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ABLE ARGUMENTS ANENT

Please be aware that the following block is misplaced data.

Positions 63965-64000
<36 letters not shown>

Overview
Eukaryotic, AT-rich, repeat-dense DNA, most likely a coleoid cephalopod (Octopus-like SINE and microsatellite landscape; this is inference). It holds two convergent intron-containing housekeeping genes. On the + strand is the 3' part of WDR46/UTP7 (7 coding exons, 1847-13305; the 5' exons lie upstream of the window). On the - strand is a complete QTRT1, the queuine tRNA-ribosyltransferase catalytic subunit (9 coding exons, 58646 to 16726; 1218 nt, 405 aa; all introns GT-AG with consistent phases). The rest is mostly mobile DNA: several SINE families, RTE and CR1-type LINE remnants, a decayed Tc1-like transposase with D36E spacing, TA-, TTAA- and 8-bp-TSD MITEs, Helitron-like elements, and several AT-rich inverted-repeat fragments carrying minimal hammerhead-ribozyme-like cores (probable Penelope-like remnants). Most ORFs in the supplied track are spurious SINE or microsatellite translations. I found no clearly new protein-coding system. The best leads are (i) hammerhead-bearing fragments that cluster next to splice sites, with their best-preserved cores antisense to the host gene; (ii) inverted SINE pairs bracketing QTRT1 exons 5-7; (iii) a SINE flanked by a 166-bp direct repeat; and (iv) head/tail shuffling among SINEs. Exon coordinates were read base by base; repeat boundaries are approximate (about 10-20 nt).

NECESSITY FOR INCREASE OF TEACHERS' SALARIES VALUABLE PAPERS ON LIVE TOPICS Bulk of Business of Immediate Importance Will Probably 'Be Completed Today and Then Comes, .Rest and Recreation and Plans ft)r Settling: in Los Angeles WITH th£ general session of the I Natioihal Educational assocla- I tlon/at Temple auditorium last night the biggest day of the Los An geles contention came to a close. For two houfrs and a half the biggest au dience rAthe week sat as if spellbound under the eloquent addresses of tho four (-peak ers of the evening, for It was no o»dinan y or commonplace discussion before tha t vast body. The all engross ing quest: on of teachers' salaries, or, r ather, so ne system of adequate corn- Sensation for these faithful workers, /Was tho s übject before the house, nnd /with cony, inclng eloquence the various ( speakers putlincd their plans or reme- I dies. E. V}. Cooley president-elect for the comii lg year, known throughout educational fields as the relentless op ponent of Margaret Haley nnd her Chi cago federation of teachers, was one of the speakelrs on the program. The day jhas meant much to the Na tional Educational association. The opposition Ywhlch had been expected agalnßt the adoption of the new char ter granted by congress failed to ma terialize, b'Jt Instead, from an unex pected quaiuer of the sky came an im passioned alppeal to the teachers of the nation to preserve their liberty from the power cf "oligarchy." The elect on of Mr. Cooley to the presidency, I devoid of excitement though It was still added to the gen eral spirit o(f the day. A glorious time by tho side of old ocean occupied the afternoon. Thou sands of teachers availed themselves of the special rates made by the rail way company and had their first sight of the mighty raciflc ocean. Recause the citizens of Long Beach had pre pared for the reception of the peda gogues from 12 o'clock on, there were no sub-department meetings yestorday afternoon. Eight meetings were held ln the morning at various halls of the city. Today there will he fourteen such meetings held during the morning and afternoon, with a general session at the auditorium at 8 o'clock. Tomorrow I the department meetings will be con fined to the morning, and the conven tion will close ln a blaze of glory Fri day afternoon. This will end the ses sions of the convention, but tho enter tainment committee has arranged at tractions extending over almost an other full week. BRAVE TEACHER OBJECTS TO HANDLING OF MONEY BY A SPECIAL COMMITTEE "I appeal to the teachers hero as sembled to defeat the passage of section Seven of the constitution, providing for the management of the finances of thi^ body by a committee, because it sells this association body and soul to a com mittee. It is unbuslness like, unsafe, un democratic." With this dramatic fight against the passage of the new constitution granted by congress to the N. K. A., and which came up for adoption yesterday noon, Miss Elizabeth Shirley, a Los Angeles school teacher of Montebello. made a esatlonal single handed fight afrainst the "old-line guard." A deafening thunder of "yeas," with not a dissenting "no," told her that her fight had been in vain. Miss Shirley's speech en mo like a thun derbolt from a clear sky. Tho much talked of Miss Haley and her cohorts did not appear, and on the faces of the "line" men sat a faint smile of content. Routine business was disposed of, and the constitution, whose adoption it had been thought would rouse the champion, Miss Haley, to do battle, was placed before the convention. "Question" had already been called for when Miss Shirley asked permission to speak. Wanted No Boss She was granted the floor and began: "I rise to take exception to section sev en, regarding the finances. I see the funds of the association will be in the hands of a board of trustees. The money belongs to us. It is the teachers' money. But after we decide that we want some thing done the board still has the ulti mate decision on it. Wo leave the In itiative and referendum in the hands of an oligarchy. I stand for democracy. I stand for a national educational nsso ciatlon of the teachers, by the teachers, for the teachers. Pass this constitution and the National Educational association will not ho the musters of their own money. We will have erected an oli garchy under whose huge lens we may peer about to find ourselves dishonorable graves. "Grafters are stalking through the United States— not California. California is a kindergarten compared to some of the eastern cities. The grafter has bought school bonrds, superintendents and even association. But yesterday one of them took his seat high In the councils of ed ucation. "How can we tenchers teach our pupils business principles when they pick up this constitution and see that the teachers of the country could not manage their own finnnces, but had to leave them In tho hnnds of a committee?" Majority Upholds Rule The vote was taken. "Tho ayes have It and the new charter granted by the act of congress has been adopted by tho business meeting of the netlve members," declared President Scliaeffer. Miss Shirley took her defeat In good part. "I was not trying to bo a disturbing element," she said. "It was simply n case of doing my duty as I saw It, and stand ing by democratic principles. "I do not know Miss Haley and nevor heard of her until the last fow days. I belong to no organization. I am a plain, everyday, common school teacher who has the welfare of the public schools and the purity and maintenance of democratic Institutions at heart." Secretary Shepard, although opposed to the plucky teacher, congratyjated her on her game fight, and expressed the hope that she would stay by the association and devote her energies to Its upbuludlng The rest of the convention passed off with scarcely an Incident. When the nominating committee read E. G. Cool ey's name as president the applause was vociferous. Arthur Chamberlain, dean of Throop, Pasadena, was nominated for treasurer, and met with a like reception from the local contingent. With no op position for any office, Secretary Shep ard cast the ballot for the ticket. Pres ident-elect Cooley was given an ovation and was forced to come to the platform, where he marie a brief speech. The Il linois delegation tendered their honored comrade a reception at the Alexandria hotel last night from 9:30 to 12 o'clock miilnlKht Dr. Cooley, In addition to th'nnkfng the convention for the office, expressed Lib appreciation to his oppo nents who had stepped out for hlm-"men with claims as good at least as my own." the association put itself on record as favoring a. national univer sity ot Washington. W. O. Thompson, president of the Ohio state university offered the resolution that a committee be appointed to further the cause, and that $500 be allowed them for carrying on this work. With the support of the powerful educational association behind It, friends of the movement nre confident of Its ultimate success. Tho establish ment of such a university, where the, con gressional library, Smithsonian Institution iml countless other opportunities nre af forded the student will mean much to education ln this country. EXPERTS IN OTHER LINES RECEIVE MORE PAY THAN EXPERIENCED TACHERS The Important question of teachers' salaries occupied the attention of the National Educational association at the fourth general meeting In Templo audi torium lust night. The entire program was devoted to able papers on this sub ject, nnd despite the various remedies proposed the general aim of the four speakers was the sump. Rev. Heeht delivered the opening prayer. The Los Angeles Apollo club rendered several selections which were well received. President-elect E. G. Cooley. superin tendent of Chicago schools, delivered an eloquent address on "Shall Teachers' Salaries Be Graded on Merit or by the Clock. Following is a synopsis of Mr. Cooley's speech: "Since the welfare of the children Is the fundamental consideration In the carrying on of the schools, teachers' salaries must bo fixed with reference to the value of the services rendered. In-, creases of salary Jiased upon length of service, and increases of salary based upon zenl, student-like habits, and scholarship must alike be tested by this criterion of efficiency. "A teacher In a good school may In crease in efficiency for four or five years, even if she relies exclusively up on her school room experience for In formation and Inspiration, but unless tho teacher is Induced In some manner to study, the chances are that before the end of the first decade a decline in ef ficiency will set In, which will proceed steadily as the years go by. A schedule of salaries, then. should include a lower group, making provision for yearly advances for four or five yenrs. At the end of this period If a teacher does not give evidence of Increase in efficiency, in professional zeal and In student-like habits she should be stop ped. No teacher should bo allowed to advance In salary after she has ceased to advance In efficiency. Train Teachers In Scrvics "Scholarship and habits of study nre factors thnt must be considered in esti mating efficiency. No teacher who Is not a student can long remain really efficient. If a teacher wishes to Impart a piece of knowledge she must not only hate iippropriated it to herself, but she must have crone beyond it and nround it. Rho must see it In Its relation to other facts nnd truths. Her study can not erase with entering the work, hut must be lifelong. She can retain sym pathy with the learner only by continu ing to be a learner hor-Holf. By this menns. too, she can avoid the depress ing effect of constant association with Immature minds nnd ideals. "Teachers should not ho encouraged to get into the system nnd then let the clock work. Advancement based on length of service only does not do jus tice to the teacher who has the renl professional spirit. Tho suggestion that we can keep people up to the mark by merely fear of dismissal Is made by tlinso who do not renllze how extremely difficult It is to get rid of an inefficient teacher. "Our great cities have found It neces sary to establish normal schools for the preparation of their teachors. It will soon become ns legitimate a part of the work of the normal school to carry for ward tho trnlnlng of tenchers after they enter tho service ns It was to tnko them from the hich schools and make teach ers of them." Charles H. Keyes, supervisor of schools .-it Hertford, Conn., spoke on "Teachers' Pensions and Annuities." Mr. Keyes in a powerful address gnve the following five potent reasons why the pension system In some form should be nrlopted: "First— No teacher enn do the best work for our children while at the same time compelled to be busy with plans for se curing a livelihood when the days of service in the school room are over. No teacher can fitly train your children by dny nnd worry by night over the ques tion of raiment, food and shelter for the days that come too soon. "Second— Teachers of the largest ability nre every year being drawn awny from the school service In which they have proved their hlsh capacity to enter upon more remunerative fields of endeavor. To continue serving our ehlldreji Is to accept an old nge of dependence or pri vation. To enter upon the new field of work Is to receive rewards lnrge enough to ennhle them to make provision for their declining years. Unless we would see the education of our children turned 1 over to second rate women nnd third rate men we must provide the rewards that would permit our ablest teachers to consecrnte their lives to the service of the schools. "Third— The great army of teachers should always attract many of the brightest nnd ablest young men nnd wo men who year by yenr graduate from our leailiiiK educational institutions. The current rewards of the tenchers are so grossly inadequate that tho very ma terial we most need In our schools is iK-int; diverted to other callings. "Fourth— There are In many of our schools men nnd women with the largest capacity for growth who nre enrning un usually good snluries from which they nre laying by n fund to take care of themselves In old nge. To do this they ire compelled to deny themselves the opportunity to travel, the time to study, tho ownership of books nnd the change of scene for bodily rest that are essen tial to the life nnd growth of an In spiring teacher. How a retirement pen sion would change nil this and enable men and women to multiply their own powers stlmulnte and refine their asso ciates to the blessing of the boys and (rirls "Fifth— ln thousands of tho older cities and towns of our Union there aro teach ers who hnve practically worn them selves out In the service of our schools. For periods of from twenty-five to forty five years they have spared no power of heart and brnln In loving nnd conse crated devotion of their lives to the lives of boys and girls. They nre bodily tired, heartsore and brain weary with a fre quency that Is agonizing to witness. They have been able to save little or nothing. They cannot see that It Is their duty to retire to privation or to charity. No official has the criminal courage and hardiness of heart to turn them out to alms or starvation. As a result they are spoiling the tempers and abusing the intellects of whole school houses full of children in return for their confinement by the community at hard labor In the school room. And this cruel and In human punishment of faithful old teach ers who ought long ago to aave honor ably retired on pay goes on In a thousand American towns." In a brief discussion of the subject Alexander Hogg, state superintendent of schools at Fort Worth, Kas., summed up the salient points of tho question, contrasting the salaries of teachers with those of other professions. Mr. Hogg said In part: "If Cicero In his times, when only for one law, and that for the benefit of one man, should Introduce, his subject with, 'Hujus nutem orntlonls faclllus cst ex item guam prlnclplum Invenlre;' to find out how to end rather than to begin not what to say, but what to leave un said, ao rich In arguments was his cause. LOS ANGELES HERALD: THURSDAY MORNING, JULY 11, 1907. $1.25 Muslin Underwear AQ r \ I «*,»/% $5.00 Lace Curtain Bto 10 Thund.y at - 't^L J^Jtlf 'mli>i!jrL^l4Lf^t^ Samples 25 C >V - .; .:,; . *: A great two-hour sain of soiled muslin underwear M dam -kl vjr^m^&%s/ iMCW W M A jl I f^~l 200 travelers' samples of white and Arabian col- — gowns petticoats, drawers, corset covers .-it.,] E 1 ft \l 7'WI^.HJIr/>*\ V^/yl\> f ored lace curtains, full width and 1% yards long; eS regular value 9«c to 1L25; on sale in one V_>* J%-W V^/V^ B „ aln wortn ,o, o . 00 pair on sale. lot today, third floor, 8 to 10, at. choice, 49c. . droadwaT con. fifth st. j | | i Great Reductions in Rugs, Curtains and Hammocks wn™™™™,™*,™^ A Sate of Unusual Economy La 8 p?ic^ tes^e^oSte^fi i W£6 (^MMr ' |^^«BntnHßraffl» values at the regular prices. Our broad and comprehensive assortments make choosing easy and pleasur- t^S^\mi^MW^M A « aL± jgP»H able. Early shopping Ik best. Second floor, south building. jllfU vflt ui)f lfflB?!J$B RL $i#2S White Lace Curtains 62-c S3 ' 00 New Axmlnster RuRS $1.48 /MP^^raPt BflfrmiPaffl SmMRr? Handsome white lace curtains. 45 inches wide, 3 Sanford'a best quality Axminster rugs, 27 inches by M tDffluSrT*^ ' JligHplgJßßß^^ wSSSs^i^LiS^^^^^^T^^^^. yards long, pretty floral, scroll and medallion borders; 5 feet; new oriental designs and rich colors; sold XlEtr A, n^SSrMßl/yfiEJS^^^ WK//Skxßl VStl '""" buttollholG Btltcned ( ' ll^'' s; curtains that wo sell everyw here at $3. mi; on sale here, Xto 10 today, at Hffim,loffll^S ' Ruffled Swiss Curtains 98c $6.00 Room Size Ingrain Rugs $4.48 mS^^^^m^m^ma^i Fancy dotted and figured and stripo Swiss muslin Heavy royal ingrain rugs, 9x12 feet. »andi.nma pat- Kaß^^^PS^fflSgS^^l curtains, 40 Inches l.y 2% yards; good, full hem- terns, rich colors; good, serviceable rugs; $6.00 qual- ■SHffll stitched 'ruffles; $1.60 curtain at, pair, 98c. lty today at $4.45. m¥&s%KtBm mm<%^?&*<-* 'SPiiti ffjia W $ 3 - 00 !Novelty Arabian Curtains $1.48 $15 Tapestry Brussels Rugs $9.98 ffilllP^ f"F§-i^K2 SSjpi^fi^y 54 Inches by 3 4 yards, handsome .new stitched bor- Heavy tapestry Brussels rugs, 9x12 feet, handsome / %. •3fc^!^g2^ s * c " der effects; 100 to sell at this price; curtains that atte , ns and co lors, splendid wearing rugs; worth a pal 8 r U1 everywhere at $3.00 offered ' today at $1.48 $15.00; priced for today $9.98. CarlnK * ' $5 50 Taoestrv Portiere Curtains $3.98 30c Fancy Matting I7&c $25.00 Axminster Rugs $17.48 , New mercerized tapestry portiere .curtains. 60 Inches by Yard wide, Japanese linen warp matting, fine straw, close woven ™-^S ;^S^sr J5? £& S yards, with heavy knotted lattice overthrow fringed ends; mattings in pretty red, green and blue carpet patterns, 30c at $17 48 . . rich shades of red, olive, rose, Nile and hunters green; grade today at 17%0. Tiiird floor, south room. . . . good value at $5.50; In this sale at $3.98 pair. " Ange , us Carpet SweeperB $1.25 $3.00 Taoestry Couch Covers $1.95 $2.00 Fancy Colored Hammocks $1.48 Angeius latest improved carpet sweepers, solid sheet steei stay, *&&&& aga.-- —» STS SSSZJL^S,r°S zz^z ,a sa.r.&.-ssgA^'"- -"* - rew - sl.2s Shirt Waists, Great -7^ I I Jo,'.J 0 ,'. **]«*«_ 6| C I I ft.. IK^yiJt $3.98 < ■ Value at lUV Brown linen crash toweling, "inches J^Cr~ Lawn, Indian Head and gingham „. wide, fast selvedge; 1"' 1 quality, 8 to 10, at X"3(w&m£l 20 dozen shirt waists, $1.00 mgti^L. 6V«c yard. Limit 8 yards. /^vJf^^lJ wash suits, in shirt waists and jump- ; and $1.25 values; several / < f\f^PP 65c Ready Made Sheets 48c cr effects, handsomely trimmed with ta^n^lmbtTd^tim^d' >^^»T 5».^«.-SS£ i 8* t« SK lm embroidery lace insertion and pip- models; a great bargain for ""* Tldl , ioM * #i-lv 'ing; regular $8.00 suits at $3.98. Thursday at 72, cents. iliiillill^ 30-inch India LJ sheer mak^ .S 1 // * % ' $7.50 Women's Pique $2.48 Lawn Waists I !^^ SSKtJSrJS^ wear: ° eUlar ° ///:: | » Coats $4.98 $I'^O . r^SllCJ!!^^ t&^y^ 39 C 40-Inch Lawn 21C /I?/ -'I '- \ \s^ whlte and champagne colored pique Jack- Beautiful lingerie waists that sold Igi^Sgtißkt ,. >Mr _l9^ . , , , ,-,„,. (3? -4 ,"■, "■ IV%' T ets, seml-fltted back, tailored sleeves, blue £^iteS^^j3^ JSER^KHk SS^^^SS da^fS;^ ( HxlP , -Hars an d cuffs; some v c e or k at vel v? Val. lace and fine Swiss embrol- f?^^&^~~£^ WW quality at 21c yard. ' t ~ wt — ' collars and pockets, $7.60 coats at $4.98. deries; on sale today for Just $1.00 ' '^f/^j^''^ '\V in,, /vi/iroil I man nrp«« less than actual value. Third floor TII/V^ y 30C tOlOrea Linen UreSS . -, ao u a,!,» c <1 AS, at $1.48. Goods 19c iL&o wasn SKins »i.*o $1.00 Long KimOnOS 65C 36 Inches wide, a much wanted fabric for Made in Indian Head and Russian duck, gored and plaited style, * " ° , „ , , , M I summer wear; shades of shell, pink, ap- nicely trimmed with buttons and tailored straps; worth regularly Lawn kimonos, full width and length, extra value, made of neat ,0, 0 green Allce blue- navy an red; 30c * priced fcr Thursday at $1.48. . ! . figured lawn; worth $1.00. Special today at 65c. . value at 19c yard. ' ______^ _____ may I not then be pardoned when I tell you I represent tonight a half million of teachers and twenty millions of chil dren, the youth of our common country —our rich heritage? "I represent a body in numbers more than the three learned professions— law, medicine and theology-and a body of men and women who have the making of the first impressions unon the plastic minds of our childhood— who really shape their future for good-not for bad-for the teacher's work is always In the dlrec "Paislng over the historical periods— the evolution of teaaMng-I come at once to the main question. The Better Re muneration of Our Teachers of Today. "The reason why teaching has not, up to this time, received Its commercial value is due to the fact that teaching has not for its end the same result that the professions and other avocations ia . ve j he j oy is ln the doing, 'Not in the deed thnt Is done. "Or perhaps this is better expressed in 'That 6 the deed in the doing it reaches its aim, That the fact has a value apart from its "Or, I menn to say that teaching is different from the work of the doctor, the lawyer, the clergyman, for In all of these to the pleasure of doing is added the uesult. In the two former, large fees. "The clergyman's work being so closely allied to that of the teacher, his compen sation, while greatly Increased lately, is measured by the same standard as that of the teacher, viz., 'the Joy in the do ing ' When we come to the commercial world the result Is tho most Important part of all; it can bo measured either with the yardstick or the balance. "It is not so with touching; the result cannot be measured, weighed or even es timated—the whole is subjective so far as the teacher is Interested. "It is easy to see why the civil en gineer can command more— receive more than the college president: his work is the construction of a great bridge like that at Niagara or that across North river it has a commercial value which can be measured by the dollar. "It is easy to see why a locomotive en gineer receives more for his work than the high school principal; why the stenog rapher—the typewriter— gets more than the primary teacher— often more than tho principal. Minute, accurate tabulations linve been printed and are accessible in which the compensations of nil classes of wace workers have been made with the salaries of our teachers of all grades, and thu result Is thnt those tables show the teacher to a great disadvantage. Expensive Preparation "So far as wo have shown, why not? Let us come to the why the teacher should receive more for his or her ser vices. And of the arguments, first ot all —the work of the teacher is upon the human mind and the humnn soul, and, ln our country, upon twenty millions of children today that must bo citizens voters and rulers tomorrow. "Second, the proposition of expense of time and money Is equal In many cases more than any of the other vocations, or even professions. Happily, another has made this out in detail, nnd I give only the aggregate. It will cost an average of $5600 to prepare one for teaching. "Show the patrons— the school board that in addition to teaching you have to govern, to keep order, to interest fifty or sixty little mortals for six hours. "That every day you decide cases of discipline that General Grant, when he was president, would call a cabinet meet ing on. Put into our schools books of in terest to the young; let the "Last Days of the Mohicans," Lalla Rookh" and even "Hiawatha" give place to books of Interest about the progress of our coun try, what commerce, agriculture and the mechanic arts are doing; what science nd skill have done for the world, leach in every recitation morals and manners, better citizenship, broader patriotism, greater love for home and school. "Here is a good place to bring In the relative number of men and women teach ers. In the United States ln 1882, men 40 per cent; In 1890, 35 per cent; in 1900, 2o per cent, and now it is stated that nearly SO per cent of our teachers are females. Says one: 'There has been no incentive for men to prepare for this calling, and they have left the Held,' and now It is difficult to keep their places rilled with competent women teachers. Possibly the situations would be better if the schools would adopt the plan Fort Worth did ln 1882. Upon the Inauguration of her pub lic schools for the remuneration of her teachers were adopted ln general, viz.: In the snme grade of work the same salary should be given to the women as to the men. Fort Worth went even further and gave the colored teachers doing the saina N. E. A. DELEGATES ARE INVITED TO THE DE LONGPRE HOME Paul De Longpre, the fa mous artist, has invited all of the delegates to the N. E. A. convention to visit his Holly wood home today. Open house will be kept from 9 until 6 o'clock, the teachers and their friends be ing especially invited to see his art gallery and beautiful gar dens. work In the same grades the same pay as the white teachers. "The salaries here depend upon two ele ments—the grade of certificate and the number of years in the schools. Five dol lars were added to each month's salary for ench following year. This Is what may be called a sliding scale— lt works well. "In the employment of teachers Profes sor Munsterberg says: " 'There was never before a nation that gave the education of the young into the hands of the lowest bidder.' The doctor might gor further. I'll go for him and say that In all the trades— ln all the com mercial transactions— the employment of teachers Is the only one in which the em ployer selects the goods and sets the price. 'Mr. . we have this day selected you as a teacher ln our srhools, and you will receive $ as your salary.' Should it not read thus? 'We have this day selected you as a teacher in our school. What compensation do you expect us to give?' "Again, there is much in the times — much In the spirit of the times. We are In an age of unprecedented prosperity nil along the line. The salaries of our tench ers have been Improving— here a little and there a little. Now Is the time to make an effort to bring about what would seem to be a fairer compensation of our teachers — the facts and reasons seem to point that way. With the increase ln all values the expenses of the teachers, like, the expenses of other peoplo, have greatly increased. Tho Rev. Dr. John A. Brondus once said: "Bricks and books nnd brains make a university." We have piles of bricks ln every city in the shape of ele gant, well adapted buildings for our schools and the city libraries are tilled with books. Should not the brains that helped to build these, nnd to conduct and to teach the Immortals assembled therein day after day, be adequate to do their part of the work? Tho university and college men have been Insisting for years that our teach ers should bo better paid; this comes from the top downward. Let us begin at the bottom and work up; let us be gin with tho mothers, nnd thoy with the fathers— the taxpayers; let us show by our qualifications, our equipment, that we are entitled to better considera tion, better remuneration. Let every teacher take In hand this matter, and the day will not be far dlstunt when the calling— the profes sion then of the teacher will rank so high that tne best men and the best women of our land will again come Into As teachers we are hirelings of our school boards, ln rank their subordin ates; but as citizens — American citizens we are their guest friends, their 6q The full fruition of the teacher's la bors—"Joy in the doing"— brings Joy ln the deed done. COURSE OF MUSIC GIVEN AS STANDARD FOR USE IN VARIOUS GRAMMAR GRADES At a meeting of the department of musical education yesterday morning ln the First Methodist church, the subject of "standard course of study as presented ln the report of committee at Asbury Park," was resumed from the day before. The meeting was conducted by t\ C. Uayden, chairman of the committee. What results should be obtained in the study of music in tho eight grades of public schools, and the course of study finally adopted for tho first year' 3 work was as follows: In all grades the voices of the children should be light in quality, smooth and free from harshness. All singing should be intelligent, with good phrasing and proper attention to the sentiment of the words. It should be remembered that good singing Is one aim of music in the schools, and that love of song, and the desire to express one's self ln song should result from study. Special attention la called to the value of written melody ln all grades above the first. Small beginnings in original melody J..ay be made ln the primary grades, later scale progressions, intervals, phrases of songs learned and melodies from dictation. In upper grades original melodies set to simple couplets and stanzas. The end of the fourth grade should find the children able to read simple music at Bight ln any minor key. They should be able to sing sharp four, sharp five, sharp two and flat seven. They should bo able to sing exercises 2-4. 3-4 and 4-4 measure and to sing readily groups of tones rep resented by the dotted quarter and eighth notes. They should also know the names of the notes ln use, and the pitch names. The ability to read music should be utilized by the singing of a large number of songs, wholly or partly at sight, and they should be able to sing suitable two-part melodies. At the end of the fifth grade the classes should be able to sing all the sharps and Hats from the tone above and some of the flats from the tone below. In rhythm they should be able to sing sight exer cises containing the dotted eighth and sixteenth, and the simple forms of 6-8 measure two beats to a measure. They should be able to sing and name the keys from the signature. They should b« able to sing two-part melodies at sight. In the sixth grade the class should be come familiar with all the chromatics, both sharps and flats, and be able to ap ply syllables to any melody they have ln mind from memory. They should use melodies in the minor mode, and should practice singing the different forms of the minor scale— should begin writing the sig natures of the major scales from memory. In rhythm they should study nil forms found in G-8 measure, two-beats to a measure. Simple songs should be sung at sight without the use of tho syllables. The seventh grade classes should use chromatics with facility. They should sing readily In three parts. They should become familiar with the different forms of the minor scale; their relation to the major scnle, and should write them with their proper signatures. In rhythm they should be able to read readily all the forms found In C-S measure two-bents to tho measure, to sing four tones to a beat, and should study syncopation. In the eighth grade the singing of stand ard songs, the study of composers' lines, and Introductory history and musical lit erature should be the work of leading Importance. The technical work prev iously studied should be reviewed and en larged upon If it seems desirable. MANITOBAN WOULD FIND MRS. PATERSON-MARSTENS If Mrs. Katherlne Paterson or Mars tens Is ln Los Angeles knowledge of her whereabouts is anxiously desired by her brother, John Paterson of Portage la Prairie, Manitoba. Some years ago she was in Arizona with her husband. He disappeared, and after vainly waiting for him the dis tressed wife came to Los Angeles os tensibly to make her home with friends No trnces of her have been found since, and City Clerk Harry Lelande has been asked to assist. GIRLS ESCAPE FROM WHITTIER; ONE CAPTURED Florence Jones, 14 years of age, an in mate of Whittier. escaped from that place several days ago and was cap tured on Washington street by Patrol men McCann and Murphy yesterday afternoon. The girl was taken to the de tention home and will be returned to Whittier this morning. In company with two other girls of the same age Florence succeeded In getting away from the grounds of the reform school. The three girls then boarded a freight trains and rode into Los Angeles, The police are still looking for her com panions. CONSIDER CHILD WELL AS SUBJECT Laura Bridgman and Helen Keller Examples of Success in Teach, ing Blind and Deaf The department of special education held its session yesterday morning at the Normal high school building. President M. N. Mclver, Oshkosh, Wls, presided and Frank M. Drlgga of Ogden acted as President Mclver read tho introductory paper, which was followed by remarks by George L. Lesley of the department »f science and J. A. Foshay, form* su perintendent of the Los Angeles schools. An interesting paper was read by P. M. Jack, state institute conductor, R'ver side Falls, Vvis., on "Public Day buhouls for the Deaf." Mr. Mclver said in part: "This department is the most 'pedagog ic' of all. In special education we study the individual. Here Is where most edu cation falls. The subject is taught, not the individual. The great teacher said: •Consider the lilies how they grow. In cur work we adapt this injunction and consider the child. "Teachers in ull departments may we draw a lesson trom our experiences. All children differ in mental powers. Defect lveness is present in any school room full of supposedly normal children. "The teachers of defectives ignore the law of 'the survival of the fittest.' and at tempt to 'make fit to survive' all. The re sults achieved in the lives of Laura Bridgeman and Helen Kellur Itave forever answered the question, "Is It worth while?' Is there not an avenue to every soul and is it not your business and mine, as educators, to find that avenue? "The work of soul unfolding In tho work with defectives cannot but act subject ively on the teacher and upbuild chur- LC "Tlie report of this department ns it goes forth In the printed report may be a great power for good to all teachers, for supervisors and superintendents generally are beginning to realize thnt the methods of the 'special' teacher must be adopted in all schools to a greater extent. Professor Lesley Illustrated many prac tical points regarding some of the best methods of handling truant school children and those who are defective physically, morally and mentally. Several members discussed tho problem of defective school children, which brought out points of much Interest to those Interested in the best welfare of the unfortunato children. Brief Interviews and N. E. A. Personals A. O. Thomas, president of the state normal school at Kearney, Neb., believes In utilizing old methods of education as well as new. He said: "We have two state normal schools, with 2600 students. The salaries of teachers have been raised 20 per cent, and we are pushing ahead ln our edu cational work. "To quite an extent we are going back ln our rural we "< to the principles of teaching only the five rudiments of edu cation—reading, grammar, arithmetic, history and geography. In this way the compulsory attendance of the children brings them In touch with a good com mon school education. "I think that the enterprise of Los Angeles goes ahead of any city within my knowledge. It strikes me that the Owens river problem beats tho great Roman aqueduct." J R. Kirk, president of the state nor mal school at Ktrksvllle, Mo., is a dele gate to the convention. "We are much Interested in our enter prise." said President Kirk, "In the es tablishment of a rural school in our 7 campus, which is carried on by the nor mal school. We have a school building in one corner of the campus which cost $20,000. This building is given entirely to the rural school work. A special teacher Is supplied. The pupils are taken to the school within the radius of five miles in covered wagons." M. J. Holmes of Normal. 111., is the secretary of the National Society for the Scientific Study of Education and Is en thusiastic In his line of work. "We take pride in having the oldest normal school in the Mississippi valley," said Secretary Holmes. "We have four others and our educational interests are progressing finely. "I have n brother. Harvey R. Holmes, who r?stdes In Los Angeles and who is much Intel ested in education." J. O. Crosby of Salisbury, S. C, Is a delegate to the convention. He has the following to say about himself: "My father was Scotch Irish and my mother was a Cherokee Indian. I have been in the educational work, principally among the Indians, twenty-five years, ami owing to ill health was obliged to abandon the strain of the work, and th<r< Tore resigned the presidency of the state normal school at Salisbury. I was also the first president of the A. and M. college for the negro race at Greenboro, N. C. "I shall visit the Indian schools ln the Indian Territory and look into their con ditions on my way home." D. B. Johnson is the president of the state normal school ln Rock Hill, S. C, nd is vice president of the normal de partment of the N. E. A. President Johnson said: "I have been the president of the nor mal school ln Rock Hill, which is the largest in the south, during its existence of twelve years. "The salaries of the teachers have been increased recently, but they are not so high ns on the Pacific coast. One en couraging feature Is that the rural public schools are being enthused with consid erable Interest and high schools and libraries are being instituted. "Carnegie presented us with a fund of $30,000 unconditionally for library pur poses throe years ago. nnd we have now one of the best libraries nl the state." President Johnson Is one of the many who are delighted with Los Angeles and vicinity. W. M. Ruthrouff, superintendent of the schools in Tucson, is among the edu cators who are progressive in their Ideas ot educating the children. "I make ;i specialty," said Superinten dent Ruthrouff, "of sociology as bearing upon the public school children. "We have a normal trnlnlng high school costing $75.1100. We hnve Instituted a raise of the salaries of teachers ac cording to their efficiency, and there Is a progressive spirit in all the depart ments of education." Frnnk M. Drlggs is the superintendent of tin- Utah school for the deaf and blind in Ogden. He is the secretary of the department of special education in the •111.' Utah school for the deaf and blind." said Superintendent Drlggs, "stands nmong the first Institutions of its kind in the United States. There are Ki'i pupils, 10S of whom are deaf and the remainder are blind. In teaching them 70 per cent are taught to speak and to read the lips and the remainder are silent and communicate by writing. They range from 6 to 23 years of age and come from Utah, Wyoming, Arizona, Nevada "We take much pride in our Institution, which is valued at $250,000. We are look ing forward to the honor of having the national convention of the American In T structors of the Deaf meet with us next year." CORONER SAYS WOMAN DIED OF HEART DISEASE Heart disease was the cause assigned for the death of Mrs. Ida L. Jackson by the coroner's jury which held an inquest yesterday afternoon at Bresee's under taklng establishment. Mrs. Jackson was the woman who was found unconscious In a room in the Ho tel Chickasaw early Monday morning and who died Tuesday without regain ing consciousness. ft was at first thought by the police who Investigated the affair that Mrs Jackson had committed suicide by drink ing laudanum, but upon examination It was found that the woman was Buffering from a weak heart and no trace of poison was found.